How do you fight an enemy you can’t see? In this field guide to defense against the demonic, Adam Blai, an expert in religious demonology and exorcism for the diocese of Pittsburgh, shares information and advice gained over years of extensive experience with the paranormal. Review the scriptural evidence about demons—who were cast down to earth, not hell—and the tricks they play to try to gain influence in our lives. You’ll also discover the tools the Church has developed for us to combat and resist the forces of evil. Written in an easy-to-read style, this book is perfect for the Catholic looking to learn more about the invisible forces hell-bent on the destruction of your soul—and how to claim the victory Christ has already won.
Adam Blai is a Peritus of religious demonology and exorcism for the Pittsburgh diocese. He has been an auxiliary member of the International Association of Exorcists in Rome for a number of years. A regular instructor for the Te Deum Institute of Sacred Liturgy in the Tulsa diocese, Blai provides training for exorcists nationally. He has a Master's in Psychology and has done most of his professional psychological work in forensic settings. Blai is currently working full-time for the Pittsburgh diocese and providing assistance to a number of other dioceses.
This book is written by Adam Blai, a clinical psychologist and peritus of the Roman Catholic Church in exorcism. The various classifications of demonic activity are covered (e.g. infestation, oppression, and possession) along with human spirit hauntings. The author’s personal journey into this vital ministry is also covered.
Mr. Blai is in the Diocese of Pittsburgh and is a graduate of Penn State University.
This is not an easy topic to write on as the title itself conjures up images from that famous 1973 movie with the spinning head and people being flung against the wall by unseen forces. In this book, Adam Blai has skilfully presented his research in an almost clinical manner, supporting it when necessary, by personal experiences, interactions and case studies. He has painstakingly avoided details in each study that would give this book a ‘scare factor’, which I greatly appreciated (since my readings for leisure were mostly done at night, right before bed!) Instead, what I got out of this book are rich throve of information about Satan and his dominion, food for thought and ideas about the state of our soul and salvation that I will no doubt be contemplating on for a long time.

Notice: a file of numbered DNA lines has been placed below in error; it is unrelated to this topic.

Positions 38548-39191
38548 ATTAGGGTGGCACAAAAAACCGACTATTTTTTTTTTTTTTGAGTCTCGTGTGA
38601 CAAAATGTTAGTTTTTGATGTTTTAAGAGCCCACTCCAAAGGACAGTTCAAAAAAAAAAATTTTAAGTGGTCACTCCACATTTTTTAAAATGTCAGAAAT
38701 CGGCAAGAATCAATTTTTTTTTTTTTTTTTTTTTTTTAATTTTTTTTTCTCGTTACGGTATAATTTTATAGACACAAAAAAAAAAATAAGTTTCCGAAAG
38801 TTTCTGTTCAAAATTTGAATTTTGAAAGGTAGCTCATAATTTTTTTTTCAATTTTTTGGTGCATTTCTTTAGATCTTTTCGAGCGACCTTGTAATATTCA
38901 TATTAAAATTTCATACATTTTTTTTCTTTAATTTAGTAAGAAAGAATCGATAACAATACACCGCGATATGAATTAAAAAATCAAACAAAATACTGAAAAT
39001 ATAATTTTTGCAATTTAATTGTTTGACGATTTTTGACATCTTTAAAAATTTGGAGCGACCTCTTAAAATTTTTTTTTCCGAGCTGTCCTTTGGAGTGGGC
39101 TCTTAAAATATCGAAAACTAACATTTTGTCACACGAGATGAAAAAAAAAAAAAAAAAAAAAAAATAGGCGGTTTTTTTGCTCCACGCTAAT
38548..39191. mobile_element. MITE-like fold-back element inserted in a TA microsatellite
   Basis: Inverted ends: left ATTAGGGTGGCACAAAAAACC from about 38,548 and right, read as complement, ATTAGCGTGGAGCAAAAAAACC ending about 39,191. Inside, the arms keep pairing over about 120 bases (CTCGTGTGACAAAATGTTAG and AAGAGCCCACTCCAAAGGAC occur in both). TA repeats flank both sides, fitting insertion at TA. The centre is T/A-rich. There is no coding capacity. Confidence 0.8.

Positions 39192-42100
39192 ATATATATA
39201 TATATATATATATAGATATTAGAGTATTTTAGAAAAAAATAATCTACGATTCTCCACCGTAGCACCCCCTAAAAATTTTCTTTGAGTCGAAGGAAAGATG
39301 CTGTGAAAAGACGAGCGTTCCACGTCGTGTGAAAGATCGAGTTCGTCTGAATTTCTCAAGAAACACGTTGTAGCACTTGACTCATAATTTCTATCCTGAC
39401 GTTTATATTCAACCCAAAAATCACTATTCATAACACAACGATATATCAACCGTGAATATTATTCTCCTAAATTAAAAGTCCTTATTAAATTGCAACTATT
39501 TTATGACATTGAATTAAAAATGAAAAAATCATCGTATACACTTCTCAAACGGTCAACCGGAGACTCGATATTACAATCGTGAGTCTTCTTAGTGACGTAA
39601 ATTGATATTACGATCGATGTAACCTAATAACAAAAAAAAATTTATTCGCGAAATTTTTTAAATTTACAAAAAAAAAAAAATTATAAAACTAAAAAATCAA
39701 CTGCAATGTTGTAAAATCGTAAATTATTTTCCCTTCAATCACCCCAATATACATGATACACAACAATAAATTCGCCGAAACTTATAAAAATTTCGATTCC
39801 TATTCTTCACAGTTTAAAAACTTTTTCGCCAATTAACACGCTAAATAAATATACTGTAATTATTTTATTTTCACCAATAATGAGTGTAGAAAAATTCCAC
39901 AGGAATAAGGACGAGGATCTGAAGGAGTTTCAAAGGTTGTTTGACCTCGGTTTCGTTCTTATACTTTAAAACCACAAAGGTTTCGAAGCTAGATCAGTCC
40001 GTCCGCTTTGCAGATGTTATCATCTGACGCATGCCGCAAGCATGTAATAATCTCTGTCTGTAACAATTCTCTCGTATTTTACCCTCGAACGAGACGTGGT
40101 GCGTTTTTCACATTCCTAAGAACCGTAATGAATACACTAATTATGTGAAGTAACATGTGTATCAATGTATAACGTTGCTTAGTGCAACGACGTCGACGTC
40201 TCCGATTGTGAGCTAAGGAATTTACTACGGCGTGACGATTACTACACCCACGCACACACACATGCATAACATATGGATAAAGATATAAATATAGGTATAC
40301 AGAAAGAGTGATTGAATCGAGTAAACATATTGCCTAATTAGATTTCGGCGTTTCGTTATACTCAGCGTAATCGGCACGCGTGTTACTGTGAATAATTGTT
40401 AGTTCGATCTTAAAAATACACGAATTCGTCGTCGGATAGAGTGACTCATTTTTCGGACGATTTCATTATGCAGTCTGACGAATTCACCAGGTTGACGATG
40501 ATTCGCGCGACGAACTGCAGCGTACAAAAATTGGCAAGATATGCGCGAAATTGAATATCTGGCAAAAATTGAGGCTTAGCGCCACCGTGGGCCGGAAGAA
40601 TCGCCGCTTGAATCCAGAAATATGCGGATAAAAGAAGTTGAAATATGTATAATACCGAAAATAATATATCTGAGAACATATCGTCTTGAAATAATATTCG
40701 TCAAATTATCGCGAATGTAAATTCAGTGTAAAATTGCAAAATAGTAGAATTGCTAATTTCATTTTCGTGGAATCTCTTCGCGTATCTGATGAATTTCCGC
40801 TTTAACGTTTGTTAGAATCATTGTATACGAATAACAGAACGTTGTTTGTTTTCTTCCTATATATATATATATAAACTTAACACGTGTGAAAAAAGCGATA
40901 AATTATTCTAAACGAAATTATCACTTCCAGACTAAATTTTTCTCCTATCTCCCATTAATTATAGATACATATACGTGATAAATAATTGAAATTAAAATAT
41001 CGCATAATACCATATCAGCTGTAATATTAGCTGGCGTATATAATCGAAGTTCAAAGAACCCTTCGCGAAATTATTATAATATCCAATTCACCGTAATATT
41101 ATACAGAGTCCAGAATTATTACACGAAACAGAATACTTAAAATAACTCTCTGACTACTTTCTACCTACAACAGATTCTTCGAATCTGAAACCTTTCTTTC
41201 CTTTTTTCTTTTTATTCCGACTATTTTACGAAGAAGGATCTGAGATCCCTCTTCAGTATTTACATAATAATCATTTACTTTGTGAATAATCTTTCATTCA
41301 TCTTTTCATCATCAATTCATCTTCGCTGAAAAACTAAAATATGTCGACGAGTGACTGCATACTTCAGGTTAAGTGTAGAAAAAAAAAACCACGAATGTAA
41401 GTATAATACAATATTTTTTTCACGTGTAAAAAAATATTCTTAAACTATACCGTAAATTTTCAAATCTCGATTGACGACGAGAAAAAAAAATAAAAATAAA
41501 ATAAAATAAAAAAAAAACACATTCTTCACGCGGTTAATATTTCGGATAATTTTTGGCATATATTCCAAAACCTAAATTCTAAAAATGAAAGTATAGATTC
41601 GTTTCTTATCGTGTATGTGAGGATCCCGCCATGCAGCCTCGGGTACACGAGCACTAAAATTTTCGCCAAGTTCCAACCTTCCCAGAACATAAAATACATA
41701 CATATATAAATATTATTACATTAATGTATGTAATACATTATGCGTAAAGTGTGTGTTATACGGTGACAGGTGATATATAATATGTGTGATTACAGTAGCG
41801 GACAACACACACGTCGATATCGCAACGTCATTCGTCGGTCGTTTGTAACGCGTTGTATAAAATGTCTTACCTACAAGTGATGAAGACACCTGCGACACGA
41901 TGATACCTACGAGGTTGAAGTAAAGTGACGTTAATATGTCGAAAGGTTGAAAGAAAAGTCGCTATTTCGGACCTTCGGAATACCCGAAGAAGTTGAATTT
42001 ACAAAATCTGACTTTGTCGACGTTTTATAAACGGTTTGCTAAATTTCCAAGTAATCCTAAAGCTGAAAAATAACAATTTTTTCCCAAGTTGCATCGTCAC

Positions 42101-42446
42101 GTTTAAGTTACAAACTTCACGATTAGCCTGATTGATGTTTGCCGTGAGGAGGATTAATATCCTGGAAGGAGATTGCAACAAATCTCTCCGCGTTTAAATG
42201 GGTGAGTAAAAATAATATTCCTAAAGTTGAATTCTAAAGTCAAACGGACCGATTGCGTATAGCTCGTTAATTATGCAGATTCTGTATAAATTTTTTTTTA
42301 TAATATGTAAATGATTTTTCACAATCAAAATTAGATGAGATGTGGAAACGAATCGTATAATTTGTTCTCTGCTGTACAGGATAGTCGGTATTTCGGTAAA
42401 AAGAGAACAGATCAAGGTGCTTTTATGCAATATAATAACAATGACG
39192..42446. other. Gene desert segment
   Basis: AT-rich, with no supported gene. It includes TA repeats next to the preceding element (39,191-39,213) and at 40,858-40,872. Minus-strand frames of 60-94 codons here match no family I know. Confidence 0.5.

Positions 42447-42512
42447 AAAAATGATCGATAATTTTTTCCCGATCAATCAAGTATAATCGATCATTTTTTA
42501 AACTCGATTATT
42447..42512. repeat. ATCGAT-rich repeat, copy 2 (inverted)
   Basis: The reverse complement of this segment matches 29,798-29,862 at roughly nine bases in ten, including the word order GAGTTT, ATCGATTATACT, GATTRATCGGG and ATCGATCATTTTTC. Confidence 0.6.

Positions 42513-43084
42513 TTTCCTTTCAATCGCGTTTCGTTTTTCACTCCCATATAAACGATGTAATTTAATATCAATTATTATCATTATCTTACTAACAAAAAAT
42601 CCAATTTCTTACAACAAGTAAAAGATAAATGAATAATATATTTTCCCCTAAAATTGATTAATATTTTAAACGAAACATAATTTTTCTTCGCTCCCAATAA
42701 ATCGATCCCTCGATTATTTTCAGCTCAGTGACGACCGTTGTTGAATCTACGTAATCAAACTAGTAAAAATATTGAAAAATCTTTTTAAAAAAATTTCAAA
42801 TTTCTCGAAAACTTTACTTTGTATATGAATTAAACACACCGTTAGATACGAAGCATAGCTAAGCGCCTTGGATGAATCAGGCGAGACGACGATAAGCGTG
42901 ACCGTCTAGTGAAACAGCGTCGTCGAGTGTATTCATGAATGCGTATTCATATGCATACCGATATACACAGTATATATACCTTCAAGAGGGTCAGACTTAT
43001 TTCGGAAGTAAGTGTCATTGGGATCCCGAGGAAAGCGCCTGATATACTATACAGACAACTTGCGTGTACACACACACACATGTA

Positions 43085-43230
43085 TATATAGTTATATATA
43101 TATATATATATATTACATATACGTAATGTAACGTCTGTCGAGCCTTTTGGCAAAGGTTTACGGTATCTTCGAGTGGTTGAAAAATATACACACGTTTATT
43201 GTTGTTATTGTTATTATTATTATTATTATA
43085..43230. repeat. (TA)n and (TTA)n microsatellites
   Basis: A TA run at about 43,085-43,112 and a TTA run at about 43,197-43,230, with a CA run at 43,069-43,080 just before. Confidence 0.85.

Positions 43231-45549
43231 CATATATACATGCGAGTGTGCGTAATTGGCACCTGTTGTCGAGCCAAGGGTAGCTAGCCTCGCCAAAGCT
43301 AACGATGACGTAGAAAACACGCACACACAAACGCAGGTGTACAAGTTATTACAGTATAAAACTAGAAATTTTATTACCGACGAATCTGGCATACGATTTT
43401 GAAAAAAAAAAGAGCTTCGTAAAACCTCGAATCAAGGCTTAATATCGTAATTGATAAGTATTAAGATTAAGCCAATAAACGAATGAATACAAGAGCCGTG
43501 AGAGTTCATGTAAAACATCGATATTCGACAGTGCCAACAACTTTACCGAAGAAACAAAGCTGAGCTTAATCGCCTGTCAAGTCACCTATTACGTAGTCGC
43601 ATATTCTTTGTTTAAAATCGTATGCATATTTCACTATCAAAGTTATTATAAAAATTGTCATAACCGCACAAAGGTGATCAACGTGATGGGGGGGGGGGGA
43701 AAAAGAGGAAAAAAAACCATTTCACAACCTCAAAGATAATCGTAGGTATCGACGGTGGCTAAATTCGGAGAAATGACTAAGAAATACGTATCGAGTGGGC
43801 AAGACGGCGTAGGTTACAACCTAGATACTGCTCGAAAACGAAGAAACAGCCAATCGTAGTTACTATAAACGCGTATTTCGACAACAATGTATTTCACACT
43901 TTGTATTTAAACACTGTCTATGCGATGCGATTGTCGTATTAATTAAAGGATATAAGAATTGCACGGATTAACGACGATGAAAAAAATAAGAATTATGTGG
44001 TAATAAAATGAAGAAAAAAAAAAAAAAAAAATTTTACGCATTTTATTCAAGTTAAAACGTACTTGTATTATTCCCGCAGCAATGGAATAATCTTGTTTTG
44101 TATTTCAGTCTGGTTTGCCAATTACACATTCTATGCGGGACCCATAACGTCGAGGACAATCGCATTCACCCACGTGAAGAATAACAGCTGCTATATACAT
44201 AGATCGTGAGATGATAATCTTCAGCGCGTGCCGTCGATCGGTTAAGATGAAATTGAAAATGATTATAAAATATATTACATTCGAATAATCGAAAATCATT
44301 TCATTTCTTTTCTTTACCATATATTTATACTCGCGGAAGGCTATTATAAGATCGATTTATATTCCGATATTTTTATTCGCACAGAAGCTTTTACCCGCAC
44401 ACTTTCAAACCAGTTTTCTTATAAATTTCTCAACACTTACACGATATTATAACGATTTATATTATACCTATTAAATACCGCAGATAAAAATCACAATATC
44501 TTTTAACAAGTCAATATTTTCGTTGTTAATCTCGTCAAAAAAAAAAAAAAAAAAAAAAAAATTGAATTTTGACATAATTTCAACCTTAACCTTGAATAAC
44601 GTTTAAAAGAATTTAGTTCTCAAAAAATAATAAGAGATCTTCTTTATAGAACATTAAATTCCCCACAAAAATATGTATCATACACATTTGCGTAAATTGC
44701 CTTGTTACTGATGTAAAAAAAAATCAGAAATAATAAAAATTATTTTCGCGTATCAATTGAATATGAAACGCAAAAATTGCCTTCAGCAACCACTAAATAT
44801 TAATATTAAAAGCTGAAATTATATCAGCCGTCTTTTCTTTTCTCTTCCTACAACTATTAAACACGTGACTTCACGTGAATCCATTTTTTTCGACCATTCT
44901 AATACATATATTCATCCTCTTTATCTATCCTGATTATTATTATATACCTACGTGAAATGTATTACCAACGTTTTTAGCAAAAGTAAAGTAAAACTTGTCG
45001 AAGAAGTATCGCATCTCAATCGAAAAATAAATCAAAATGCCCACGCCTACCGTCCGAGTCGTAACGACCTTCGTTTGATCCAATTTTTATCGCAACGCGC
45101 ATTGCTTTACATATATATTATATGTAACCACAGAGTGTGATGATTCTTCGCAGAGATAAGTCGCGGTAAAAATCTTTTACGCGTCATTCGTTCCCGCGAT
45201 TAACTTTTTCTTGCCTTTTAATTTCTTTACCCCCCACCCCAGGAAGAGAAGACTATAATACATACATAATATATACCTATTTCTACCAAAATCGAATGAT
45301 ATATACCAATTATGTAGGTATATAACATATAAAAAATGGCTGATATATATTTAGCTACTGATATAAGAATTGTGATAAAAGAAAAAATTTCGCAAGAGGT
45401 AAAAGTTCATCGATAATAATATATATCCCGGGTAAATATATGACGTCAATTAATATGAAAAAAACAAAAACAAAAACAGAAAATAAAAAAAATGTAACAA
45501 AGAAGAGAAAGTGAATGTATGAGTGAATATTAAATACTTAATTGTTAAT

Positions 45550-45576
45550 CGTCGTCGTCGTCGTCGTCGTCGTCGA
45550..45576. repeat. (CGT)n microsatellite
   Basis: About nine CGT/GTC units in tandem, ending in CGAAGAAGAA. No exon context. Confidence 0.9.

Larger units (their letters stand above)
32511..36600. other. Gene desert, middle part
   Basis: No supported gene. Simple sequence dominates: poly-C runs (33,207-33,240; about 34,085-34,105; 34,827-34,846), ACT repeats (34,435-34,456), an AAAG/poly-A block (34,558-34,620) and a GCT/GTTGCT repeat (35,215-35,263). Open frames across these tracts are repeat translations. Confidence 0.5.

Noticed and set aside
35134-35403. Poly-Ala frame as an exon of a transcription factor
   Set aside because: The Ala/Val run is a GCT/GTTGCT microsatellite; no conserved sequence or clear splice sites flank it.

They say, ‘ignorance is bliss’ and indeed those words were floating in my head while I debated on whether to purchase the book. Do I really want to know about spiritual warfare or should I live out my life and faith ‘blissfully’ unware of the battle for my soul? In this case, I would argue that ‘ignorance’ is not bliss. Just as knowledge of germ warfare (e.g. bacterial/viral infections) arm us with the ability to then take preventive and healing measures to restore our health, basic knowledge about spiritual possessions and circumstances leading to possession will similarly enable us to keep our spiritual health in check. More importantly, the single message that is so prominent in this book is that God has authority over all and a faith that is in communion with Lord has nothing to fear.
Trained exorcist and Catholic Demonologist, Adam Blai begins his short (144 pages) but comprehensive book with the fundamental concepts of mental and medical illness as opposed to spiritual maladies to establish a clear understanding of the presence of the demonic. This approach was strategic and well-written because it covers all gay areas. Mr. Blai writes fluidly and expertly as he lays out the evil nature of demons, their methods, and ability to oppress and possess humans. The demonic is a serious and maleficent topic and the author shows it the respect it deserves but also paints it scripturally. Mr. Blai states clearly that any there are spiritual prohibitions against necromancy (seances ghost hunting, et al), worshipping other gods (demons), mediums, and witchcraft. He points out mediums such as music, movies, books, secret organizations, and involvement in the occult. While laying this out, he emphasizes having a devout faith and commitment to following Christ. one of the other messages that the author delivers is not to get infatuated or obsessed with evil/the demonic.